The pandemic led to many companies focusing on the next few weeks rather than the next few years, but there is now no excuse for not taking the time to introduce (or reintroduce) educational programmes for employees – with a survey by talent management platform ClearCompany highlighting learning and development as the most important employee benefit in 2021.

What these will look like will be specifically tailored to a particular industry, but management training for younger employees in senior roles is a way to show you’re taking their advancement seriously.

Also, in the wake of the conversations last year around equality, diversity, and inclusion in the workplace, diversity training will likely be welcomed by a workforce looking to grow both personally and professionally. 

Offer the right benefits

Often wrongly assumed to be about post-work beers and pizza on a Friday at 4:30 pm, post-pandemic people are looking for a more substantial investment in their wellbeing when it comes to benefits.

While superficial perks such as resident DJs are unlikely to keep an employee at your company for the long-term, private healthcare, flexible working hours, flexible work locations, and maternity and paternity leave all show that you are a viable option for them as their lives change. 

Be transparent

Companies with secrets are often those with a bad company culture. When snippets of information (including bad news) are leaked to some staff and not others, the information will eventually find its way to all employees and some will wonder why they were not told directly.

The modern boss should be approachable and honest so that their employees feel connected to both the business successes and failures. A monthly internal newsletter directly from the CEO's desk is one way to keep that personal connection, or even just a weekly all-hands meeting can make sure those at every level feel invested.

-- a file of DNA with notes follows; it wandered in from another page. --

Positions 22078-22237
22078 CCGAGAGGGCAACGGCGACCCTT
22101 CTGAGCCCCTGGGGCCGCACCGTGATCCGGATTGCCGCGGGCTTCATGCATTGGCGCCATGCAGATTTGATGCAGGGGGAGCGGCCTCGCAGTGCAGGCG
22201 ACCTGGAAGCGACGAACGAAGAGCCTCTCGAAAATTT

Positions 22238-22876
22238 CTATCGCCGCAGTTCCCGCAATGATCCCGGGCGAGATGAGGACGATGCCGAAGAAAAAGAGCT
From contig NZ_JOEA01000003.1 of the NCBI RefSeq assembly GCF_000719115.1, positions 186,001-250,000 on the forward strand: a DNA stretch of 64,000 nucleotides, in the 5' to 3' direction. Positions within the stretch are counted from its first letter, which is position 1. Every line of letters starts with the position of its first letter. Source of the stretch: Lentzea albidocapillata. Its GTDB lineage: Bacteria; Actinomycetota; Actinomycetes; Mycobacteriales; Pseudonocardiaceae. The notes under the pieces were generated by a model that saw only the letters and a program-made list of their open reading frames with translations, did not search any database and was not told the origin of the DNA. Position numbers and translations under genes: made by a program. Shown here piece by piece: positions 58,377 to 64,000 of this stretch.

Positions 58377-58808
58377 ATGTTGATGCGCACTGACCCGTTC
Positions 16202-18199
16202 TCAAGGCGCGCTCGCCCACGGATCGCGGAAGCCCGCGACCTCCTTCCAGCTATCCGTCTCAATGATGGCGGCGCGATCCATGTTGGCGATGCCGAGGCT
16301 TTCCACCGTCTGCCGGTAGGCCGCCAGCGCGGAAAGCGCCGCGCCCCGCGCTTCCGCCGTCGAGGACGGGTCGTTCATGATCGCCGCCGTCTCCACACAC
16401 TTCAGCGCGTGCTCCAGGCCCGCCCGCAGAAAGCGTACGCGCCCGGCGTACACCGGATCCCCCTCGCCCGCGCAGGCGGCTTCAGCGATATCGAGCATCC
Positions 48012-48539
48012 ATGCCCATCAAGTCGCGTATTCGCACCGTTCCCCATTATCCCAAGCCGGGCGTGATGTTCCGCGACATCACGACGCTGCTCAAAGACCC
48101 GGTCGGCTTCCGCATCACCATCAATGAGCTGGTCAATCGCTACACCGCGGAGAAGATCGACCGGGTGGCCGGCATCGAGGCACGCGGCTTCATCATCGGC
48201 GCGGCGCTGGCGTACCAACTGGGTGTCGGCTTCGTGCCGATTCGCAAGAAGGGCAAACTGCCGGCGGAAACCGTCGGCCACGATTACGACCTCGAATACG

Avoid overworking valuable staff

It is inevitable your company will sometimes face pressures, which means relying on staff to work those extra hours, answer an evening email, or go a step beyond to meet targets – but the more this becomes common practice the less successful it will be.

Research shows that for every hour added on above standard working hours, the less productive employees become and the more likely they are to make mistakes. A survey by reputable US polling company Gallup, found 63% of those who had quit their job cited overworking as the main reason. 

Instances of going above and beyond to meet a target should be balanced out with a direct thank you as well as promoting a work culture that values switching off when the day is done as the standard practice, not the exception. 

Appoint mentors 

When bringing in new team members, it can be valuable to assign a senior figure to act as a mentor and point of call.

While in the office this may have happened organically, in the new era of working-from-home it can be important to delegate this properly to ensure someone is regularly checking in with new starters through work social media channels as well as regular phone calls.

While helping the new starter onboard more successfully, this is also a mark of trust in more senior staff which will make them feel valued and develop new leaders. 

Acknowledge employee milestones

Something small which can help keep employees feeling valued following a long time at a company is to acknowledge significant milestones, such as a five-year work anniversary or the completion of a major project.

These celebrations do not require cake and fireworks, but a company-wide email of acknowledgment from the CEO or a Zoom call can be enough to let an employee know you’re not taking them for granted. 

Be open to sabbaticals

Often it can be difficult to offer something new for long-serving employees, but you don’t wish to lose their expertise permanently. 

There has been a growing trend for companies to offer sabbaticals (paid, partly paid, or unpaid) for an agreed period of time which can let employees achieve personal goals such as travel plans or passions projects unrelated to their role. 

A month or two break in employment may seem like a risk, but it allows junior employees to step up their responsibilities in the temporary absence of a senior colleague, as well as building a stronger bond between you and the employee on sabbatical – who will be grateful at having been given the opportunity to scratch that itch.